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            Interleukin-6-deficient mice develop mature-onset obesity.

            The immune-modulating cytokine interleukin-6 (IL-6) is expressed both in adipose tissue and centrally in hypothalamic nuclei that regulate body composition. We investigated the impact of loss of IL-6 on body composition in mice lacking the gene encoding IL-6 (Il6-/- mice) and found that they developed mature-onset obesity that was partly reversed by IL-6 replacement. The obese Il6-/- mice had disturbed carbohydrate and lipid metabolism, increased leptin levels and decreased responsiveness to leptin treatment. To investigate the possible mechanism and site of action of the anti-obesity effect of IL-6, we injected rats centrally and peripherally with IL-6 at low doses. Intracerebroventricular, but not intraperitoneal IL-6 treatment increased energy expenditure. In conclusion, centrally acting IL-6 exerts anti-obesity effects in rodents.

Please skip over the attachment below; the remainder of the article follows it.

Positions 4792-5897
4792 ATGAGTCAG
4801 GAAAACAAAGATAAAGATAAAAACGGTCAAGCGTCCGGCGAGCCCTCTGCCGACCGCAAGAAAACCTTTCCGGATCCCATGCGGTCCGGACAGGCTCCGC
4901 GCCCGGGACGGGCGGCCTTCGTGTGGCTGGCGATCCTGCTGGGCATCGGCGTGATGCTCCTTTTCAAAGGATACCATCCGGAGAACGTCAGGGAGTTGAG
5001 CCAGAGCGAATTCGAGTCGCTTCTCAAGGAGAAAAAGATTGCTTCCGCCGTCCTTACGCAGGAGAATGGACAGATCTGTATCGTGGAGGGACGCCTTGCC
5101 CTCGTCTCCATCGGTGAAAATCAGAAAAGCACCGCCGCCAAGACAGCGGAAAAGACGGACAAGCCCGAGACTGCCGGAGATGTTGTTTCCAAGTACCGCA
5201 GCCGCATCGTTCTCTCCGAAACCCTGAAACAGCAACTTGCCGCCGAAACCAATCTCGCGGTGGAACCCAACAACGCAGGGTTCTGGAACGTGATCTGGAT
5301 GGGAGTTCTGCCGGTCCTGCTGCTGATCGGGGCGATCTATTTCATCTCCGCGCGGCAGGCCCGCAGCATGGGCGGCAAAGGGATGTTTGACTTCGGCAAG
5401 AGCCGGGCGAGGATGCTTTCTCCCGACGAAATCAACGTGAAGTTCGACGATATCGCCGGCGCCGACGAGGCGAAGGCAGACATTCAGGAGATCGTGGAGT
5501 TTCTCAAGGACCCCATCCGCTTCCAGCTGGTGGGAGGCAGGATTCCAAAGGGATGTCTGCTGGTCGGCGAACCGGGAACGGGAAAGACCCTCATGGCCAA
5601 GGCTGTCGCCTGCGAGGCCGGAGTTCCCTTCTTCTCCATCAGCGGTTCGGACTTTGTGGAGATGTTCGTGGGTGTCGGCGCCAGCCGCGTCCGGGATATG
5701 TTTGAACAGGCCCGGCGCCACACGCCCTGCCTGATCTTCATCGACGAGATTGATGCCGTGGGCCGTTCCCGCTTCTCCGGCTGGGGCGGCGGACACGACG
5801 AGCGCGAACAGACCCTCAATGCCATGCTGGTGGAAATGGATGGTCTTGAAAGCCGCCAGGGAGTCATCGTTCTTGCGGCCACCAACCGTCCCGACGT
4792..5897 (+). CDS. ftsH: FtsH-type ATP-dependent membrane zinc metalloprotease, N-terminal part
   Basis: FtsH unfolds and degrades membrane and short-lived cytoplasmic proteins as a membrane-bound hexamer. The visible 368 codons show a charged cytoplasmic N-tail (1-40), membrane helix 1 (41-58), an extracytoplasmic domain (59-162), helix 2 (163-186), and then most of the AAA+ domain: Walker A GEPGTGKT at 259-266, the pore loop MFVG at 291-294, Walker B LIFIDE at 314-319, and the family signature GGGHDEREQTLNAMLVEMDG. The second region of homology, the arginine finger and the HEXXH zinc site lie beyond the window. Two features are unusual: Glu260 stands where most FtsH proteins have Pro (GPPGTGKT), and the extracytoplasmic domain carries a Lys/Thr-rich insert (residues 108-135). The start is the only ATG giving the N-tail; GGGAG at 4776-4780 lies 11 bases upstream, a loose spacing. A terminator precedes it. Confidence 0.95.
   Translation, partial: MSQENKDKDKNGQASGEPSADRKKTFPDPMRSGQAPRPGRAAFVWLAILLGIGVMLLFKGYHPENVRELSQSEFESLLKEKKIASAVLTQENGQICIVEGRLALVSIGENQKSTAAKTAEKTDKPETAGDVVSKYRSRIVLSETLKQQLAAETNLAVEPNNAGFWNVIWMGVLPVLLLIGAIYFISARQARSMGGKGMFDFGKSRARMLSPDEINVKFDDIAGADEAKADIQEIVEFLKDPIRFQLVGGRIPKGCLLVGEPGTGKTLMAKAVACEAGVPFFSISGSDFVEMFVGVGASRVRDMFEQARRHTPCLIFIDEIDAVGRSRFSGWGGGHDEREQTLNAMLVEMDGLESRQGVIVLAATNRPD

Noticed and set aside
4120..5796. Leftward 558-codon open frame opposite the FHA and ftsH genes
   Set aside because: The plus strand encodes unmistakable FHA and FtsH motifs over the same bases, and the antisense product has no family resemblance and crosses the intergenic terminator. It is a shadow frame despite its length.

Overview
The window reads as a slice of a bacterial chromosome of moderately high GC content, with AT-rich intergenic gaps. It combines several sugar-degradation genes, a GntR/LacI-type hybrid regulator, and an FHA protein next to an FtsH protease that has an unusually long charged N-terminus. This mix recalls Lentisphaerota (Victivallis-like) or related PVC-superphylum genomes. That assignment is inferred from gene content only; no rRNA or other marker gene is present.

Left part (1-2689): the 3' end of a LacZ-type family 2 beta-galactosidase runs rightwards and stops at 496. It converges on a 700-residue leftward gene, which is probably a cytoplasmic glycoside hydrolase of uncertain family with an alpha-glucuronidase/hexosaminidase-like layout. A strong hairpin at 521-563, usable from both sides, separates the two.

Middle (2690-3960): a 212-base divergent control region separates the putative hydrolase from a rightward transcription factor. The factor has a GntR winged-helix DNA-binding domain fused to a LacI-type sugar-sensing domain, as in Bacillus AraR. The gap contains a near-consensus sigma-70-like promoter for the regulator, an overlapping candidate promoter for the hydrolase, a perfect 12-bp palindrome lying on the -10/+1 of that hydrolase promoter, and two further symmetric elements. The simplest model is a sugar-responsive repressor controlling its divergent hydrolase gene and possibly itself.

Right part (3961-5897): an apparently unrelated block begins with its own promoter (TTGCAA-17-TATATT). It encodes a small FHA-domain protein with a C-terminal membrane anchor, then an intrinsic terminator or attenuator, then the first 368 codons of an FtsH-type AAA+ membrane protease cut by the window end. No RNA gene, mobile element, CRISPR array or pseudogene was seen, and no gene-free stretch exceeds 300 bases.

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              Therapeutic strategies for the clinical blockade of IL-6/gp130 signaling.

              The successful treatment of certain autoimmune conditions with the humanized anti-IL-6 receptor (IL-6R) antibody tocilizumab has emphasized the clinical importance of cytokines that signal through the β-receptor subunit glycoprotein 130 (gp130). In this Review, we explore how gp130 signaling controls disease progression and examine why IL-6 has a special role among these cytokines as an inflammatory regulator. Attention will be given to the role of the soluble IL-6R, and we will provide a perspective into the clinical blockade of IL-6 activity in autoimmunity, inflammation, and cancer.

                Author and article information

                Int J Biol Sci
                Int. J. Biol. Sci
                International Journal of Biological Sciences
                Ivyspring International Publisher (Sydney )
                25 October 2012
                : 8
                : 9